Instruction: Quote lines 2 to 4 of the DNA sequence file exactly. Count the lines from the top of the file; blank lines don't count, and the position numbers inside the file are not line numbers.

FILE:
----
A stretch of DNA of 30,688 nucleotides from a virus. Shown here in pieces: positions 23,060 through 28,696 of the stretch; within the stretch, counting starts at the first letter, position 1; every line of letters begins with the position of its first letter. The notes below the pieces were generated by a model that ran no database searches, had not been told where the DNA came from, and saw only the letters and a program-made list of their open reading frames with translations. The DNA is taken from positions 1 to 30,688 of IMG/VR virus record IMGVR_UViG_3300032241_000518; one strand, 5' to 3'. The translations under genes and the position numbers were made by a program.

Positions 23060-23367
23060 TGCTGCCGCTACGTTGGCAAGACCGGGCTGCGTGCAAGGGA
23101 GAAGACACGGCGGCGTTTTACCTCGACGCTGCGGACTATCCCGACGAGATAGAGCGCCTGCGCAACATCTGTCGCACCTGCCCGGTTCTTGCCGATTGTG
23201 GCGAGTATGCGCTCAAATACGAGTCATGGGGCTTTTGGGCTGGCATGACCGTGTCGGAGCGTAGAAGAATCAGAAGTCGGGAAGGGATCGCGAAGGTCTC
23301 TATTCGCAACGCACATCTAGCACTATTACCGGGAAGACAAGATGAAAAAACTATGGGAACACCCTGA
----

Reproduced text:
Positions 23060-23367
23060 TGCTGCCGCTACGTTGGCAAGACCGGGCTGCGTGCAAGGGA
23101 GAAGACACGGCGGCGTTTTACCTCGACGCTGCGGACTATCCCGACGAGATAGAGCGCCTGCGCAACATCTGTCGCACCTGCCCGGTTCTTGCCGATTGTG